Reduce Taxes on Billionaires –Reclaim NY, an organization funded by Hedge Fund billionaire Robert Mercer and the Koch Brothers and founded by former Trump advisor Steve Bannon, is already working to reduce taxes on the wealthy. A Constitutional Convention gives groups like these another opportunity to put Wall Street and corporate interests ahead of those of ordinary New Yorkers and to spend unlimited amounts of money to push their self-serving agenda.  Reclaim NY, in a recent Newsday article, has already indicated they will be “more of a presence” should there be a Constitutional Convention. 

2% State Spending Cap – This arbitrary spending cap has resulted in billions of dollars in cuts to state agencies and local governments, particularly in the area of human services. The state spending cap is not currently in law or statute. Making this cap permanent, through a constitutional change, would wreak havoc on our state and municipal budgets for many generations.

Voting Rights – The right to vote is the most essential element of a participatory democracy, but there are forces across the nation that want to limit voting rights. Our state constitution currently provides for voter ID through signature, but wholesale changes through a Constitutional Convention could expose us to restrictive voter ID laws aimed at disenfranchising people of color and low-income residents.

Criminal Justice Reforms – Our state constitution protects our right to challenge and reform New York’s criminal justice system. Just this past year, legislative changes show New Yorkers can make a difference: by raising the age of criminal responsibility, enacting bail reform, ensuring access to a speedy trial, improving witness identification procedures and requiring video-taped police interrogation for serious offenses. Recent changes to New York’s Rockefeller drug laws decreased prison sentences for low-level offenders. Local communities have also curtailed stop-and-frisk policies. These necessary reforms could be undone by a constitutional convention.

In sum, it is folly to believe that lobbyists and moneyed interests with cruel, regressive, and parochial concerns won’t attack and undermine New York State’s protection of education, social welfare, the environment, workers’ rights and our system of justice.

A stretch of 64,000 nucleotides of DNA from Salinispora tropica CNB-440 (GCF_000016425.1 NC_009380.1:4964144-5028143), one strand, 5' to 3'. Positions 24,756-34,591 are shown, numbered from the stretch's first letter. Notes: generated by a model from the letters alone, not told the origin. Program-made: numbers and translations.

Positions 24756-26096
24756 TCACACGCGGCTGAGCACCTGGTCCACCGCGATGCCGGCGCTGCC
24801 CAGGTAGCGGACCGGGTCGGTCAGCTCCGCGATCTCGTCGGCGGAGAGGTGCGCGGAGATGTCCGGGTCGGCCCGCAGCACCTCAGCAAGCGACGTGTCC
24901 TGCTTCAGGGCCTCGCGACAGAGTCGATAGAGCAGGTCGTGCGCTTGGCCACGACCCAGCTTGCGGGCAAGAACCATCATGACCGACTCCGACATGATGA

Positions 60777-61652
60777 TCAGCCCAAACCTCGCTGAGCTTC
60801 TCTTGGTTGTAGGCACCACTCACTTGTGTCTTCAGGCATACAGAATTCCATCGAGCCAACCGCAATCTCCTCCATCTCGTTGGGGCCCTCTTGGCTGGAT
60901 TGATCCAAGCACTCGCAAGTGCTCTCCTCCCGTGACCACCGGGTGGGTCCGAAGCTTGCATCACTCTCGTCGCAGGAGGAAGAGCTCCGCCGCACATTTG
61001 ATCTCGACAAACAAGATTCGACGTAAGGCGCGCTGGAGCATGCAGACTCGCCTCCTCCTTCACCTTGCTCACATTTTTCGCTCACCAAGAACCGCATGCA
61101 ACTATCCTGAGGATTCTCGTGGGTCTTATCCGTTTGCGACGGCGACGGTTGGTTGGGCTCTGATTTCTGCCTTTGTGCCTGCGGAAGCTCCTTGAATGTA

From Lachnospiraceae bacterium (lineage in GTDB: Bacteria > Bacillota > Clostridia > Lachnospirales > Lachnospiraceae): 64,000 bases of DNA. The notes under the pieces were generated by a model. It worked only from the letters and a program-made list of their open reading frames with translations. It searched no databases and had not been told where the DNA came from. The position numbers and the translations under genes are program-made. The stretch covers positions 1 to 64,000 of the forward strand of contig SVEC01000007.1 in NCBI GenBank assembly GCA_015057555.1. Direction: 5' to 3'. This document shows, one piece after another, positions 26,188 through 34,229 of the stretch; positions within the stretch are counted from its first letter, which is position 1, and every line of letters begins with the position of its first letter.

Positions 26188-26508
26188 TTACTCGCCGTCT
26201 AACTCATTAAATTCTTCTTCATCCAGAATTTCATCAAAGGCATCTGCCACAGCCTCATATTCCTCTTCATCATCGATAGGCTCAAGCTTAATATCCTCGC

Advocates for a Convention promise a better environment, better criminal justice, cheaper college, improved secondary education, and, magically, clean government.  But they’re empty promises that guarantee nothing.  They promise to “Make New York Great Again”, but offer no specifics or a realistic political path to accomplish these ephemeral goals.

APPLY NOW for Absentee Ballot

Voting November 7, 2017

by Absentee Ballot

If you will be out of the county or unable to vote in person this upcoming November 7th, apply for an absentee ballot TODAY!!! Once the 2017 ballot is finalized by at the Dutchess County Board of Elections (DCBOE), your absentee ballot will be mailed to you in October.

How do I request or pick up an absentee ballot?

  • Download the form from the DCBOE website: Absentee Ballot Form or
  • Call the DCBOE at 845-486-2473 and they will mail you the form or
  • Pick up a ballot at the DCBOE office between 9 a.m. and 5:00 p.m. at 47 Cannon Street, Poughkeepsie.

How late can I request an absentee ballot?

If by mail to the DCBOE, your application request must be postmarked no later than October 31st or delivered in person no later than the day before the election.

You cannot request an absentee ballot by fax or online!

How do I complete the ballot?

Your ballot arrives with two envelopes. You must use these envelopes.  After completing your ballot, seal it in the inner envelope to maintain secrecy. Then seal that envelope in the outer envelope.

IMPORTANT! you must sign and date the oath on the outer envelope and the ballot must be enclosed in the SEALED outer envelope. Otherwise, your ballot will not be counted.

What is the deadline for submitting my absentee ballot?

If mailed, the envelope must be postmarked no later than November 6, 2017, the day before election day. If personally delivered, it must be received by the Board of Elections no later than the close of polls at 9:00 p.m. on Election Day, November 7, 2017.

What are the common acceptable reasons (qualifications) to vote by absentee ballot?

  • Absent from your county on Election Day.
  • Unable to appear at the polls due to temporary or permanent illness or disability; or because you are the primary caregiver of one or more individuals who are ill or physically disabled.
  • A patient or inmate in a Veterans’ Administration Hospital.